Ajaxian blog

Thursday 23 June 2005This is more than 18 years old. Be careful.

In case you aren’t in the web design field, or have been living under a rock, there’s this implementation technique called Ajax, an acronym for Asynchronous Javascript And Xml. Google Maps is its best-known showcase, providing a great fluid experience that does all sorts of things that sites like Mapquest and MSN Maps can’t do (dragging, resizing, etc).

Now we have Ajaxian Blog, a blog devoted to all things Ajax. Basically, Ajax is inspiring a renaissance in the construction of web applications, and Ajaxian is helping to track it all.

The current explosion in Ajax use is a bit of a mystery to me. I understand why people are jazzed about it, but why did it take so long? The tools have been lying around for ages. I worked at Blue Ripple where Mark Judd and Mike McGlynn were basically doing all of this stuff in 2000-2001. Is there something new that enables this explosion of use, or was the time just right for everyone to catch on? Maybe Google showing it off to such good effect has lit a fire under everyone. I don’t mean to sound like an old grouch, I just wonder if I missed something: is there something truly new about Ajax?

» 7 reactions


Back in 2000 we built an entire drag-and-drop interface for content management and site monitoring that we used within Lycos. The GUI was all Javascript and DHTML and we even used the "the server might send you new class definitions from time to time to redefine the basic functionality within a single sesson" hack. So from that perspective there's little new under the sun.

But even a curmudgeon has to admit that the Google implementations (GMail, Google Maps) are particularly sweet.
I wonder if it has something to do with XmlHTTPRequest originally being only a Microsoft thing. I don't know when other browsers begain implementing it, but I do seem to remember advice againt DHTML from the cross-browser advocates some years ago. I have the impression that XmlHTTPRequest still isn't in any official standard other that Microsoft's but I could be incorrect.

The reason why it died out after 1999-2000 was the popularity of IE. I had no problems building crazy asynchronous DHTML shit with NN4, but damned if it could work cross-browser at that time.

I think everyone simply gave up and reverted to simpler HTML (or Flash) as DHTML had a tendency to crash browsers if it worked at all. Nobody noticed that "web 2.0" was a reality until Google showed us that this stuff is actually relatively stable and cross-browser now.

Bob Ippolito is correct.
Specifically, it's the fact that back then you had to make sure your sites worked in Netscape and IE - so anything that was IE only was a big no-no.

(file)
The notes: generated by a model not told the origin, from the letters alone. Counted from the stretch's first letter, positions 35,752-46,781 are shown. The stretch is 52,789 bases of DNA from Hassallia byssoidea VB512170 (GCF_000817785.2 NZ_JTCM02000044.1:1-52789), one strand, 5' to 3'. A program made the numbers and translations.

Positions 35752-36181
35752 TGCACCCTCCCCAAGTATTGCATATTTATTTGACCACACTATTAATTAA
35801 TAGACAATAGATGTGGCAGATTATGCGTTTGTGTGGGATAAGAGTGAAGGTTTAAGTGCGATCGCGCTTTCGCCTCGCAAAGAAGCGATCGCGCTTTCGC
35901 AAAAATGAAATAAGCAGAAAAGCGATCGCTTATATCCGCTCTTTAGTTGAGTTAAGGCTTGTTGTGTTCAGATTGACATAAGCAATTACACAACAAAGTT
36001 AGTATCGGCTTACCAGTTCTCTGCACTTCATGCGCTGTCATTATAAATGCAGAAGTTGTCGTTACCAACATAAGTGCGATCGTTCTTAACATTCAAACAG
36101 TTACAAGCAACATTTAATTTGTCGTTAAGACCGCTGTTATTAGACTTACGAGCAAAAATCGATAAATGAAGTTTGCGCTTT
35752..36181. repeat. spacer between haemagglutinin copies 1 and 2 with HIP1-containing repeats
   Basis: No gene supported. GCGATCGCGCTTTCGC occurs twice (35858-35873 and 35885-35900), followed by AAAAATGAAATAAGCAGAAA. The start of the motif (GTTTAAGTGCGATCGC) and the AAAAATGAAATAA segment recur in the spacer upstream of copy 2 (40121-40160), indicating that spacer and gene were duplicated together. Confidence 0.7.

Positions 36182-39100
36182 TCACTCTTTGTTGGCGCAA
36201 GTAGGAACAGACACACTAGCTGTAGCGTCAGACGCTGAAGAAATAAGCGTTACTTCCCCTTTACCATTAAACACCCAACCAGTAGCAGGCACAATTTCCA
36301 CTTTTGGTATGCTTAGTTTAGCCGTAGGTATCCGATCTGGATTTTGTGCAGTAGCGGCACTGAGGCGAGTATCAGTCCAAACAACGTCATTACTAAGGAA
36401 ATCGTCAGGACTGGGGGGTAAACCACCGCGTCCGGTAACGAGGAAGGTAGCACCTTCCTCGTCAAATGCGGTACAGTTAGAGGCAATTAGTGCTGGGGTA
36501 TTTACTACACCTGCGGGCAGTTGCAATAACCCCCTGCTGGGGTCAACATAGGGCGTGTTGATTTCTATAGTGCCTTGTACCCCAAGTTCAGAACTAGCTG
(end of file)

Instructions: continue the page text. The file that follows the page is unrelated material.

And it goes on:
Now you have to make sure they work in Firefox and IE so anything that works on both is fine.

So, we have Firefox to thank really.
It's all thanks to Mozilla's implementation of XMLHttpRequest, and some faith/guts from the people at google that this technology actually has a use outside of intranets. Of course it was possible to do ajax years ago but it wasn't easy to write shared code, now, of course, it's so much easier and much more fun.

There has always been another way to acheive dthml client server interaction but that relied on invisible frames. Admittedly it was stable but by no means was it pleasant.
... and it caused a cacaphony of clicks in Internet Explorer whenever you changed a frame's location or dynamically created a bunch of frames. (The early versions of MSXML, since replaced by XmlHTTPRequest, were unreliable and version-incompatible. Great for intranets, not so good for public sites.)
My theory: it's been around for a long time, and some very smart people knew about it, but they weren't exactly going out of their way to explain it to other people, were they? Look at IBM Lotus' iNotes. It's been around for a number of years now (though until recently it was IE-only), and the code has been compacted into a dense and essentially unreadable format all along. A lot of people knew that it was retrieving XML on the fly, but few people dared dig into the code to figure out how, and nobody published an explanation. The Google code is similarly dense, but Google is "cool" and Google is visible to a much larger audience of geeks, therefore it was pretty much inevitable that enough people were going to put in the effort to take apart the code and see what makes it tick. And even though the initial published explanations showed sample code that wasn't robust enough for true asynch use it, was good enough to get the point across.

Add a comment:

Ignore this:
Leave this empty:
Name is required. Either email or web are required. Email won't be displayed and I won't spam you. Your web site won't be indexed by search engines.
Don't put anything here:
Leave this empty:
Comment text is Markdown.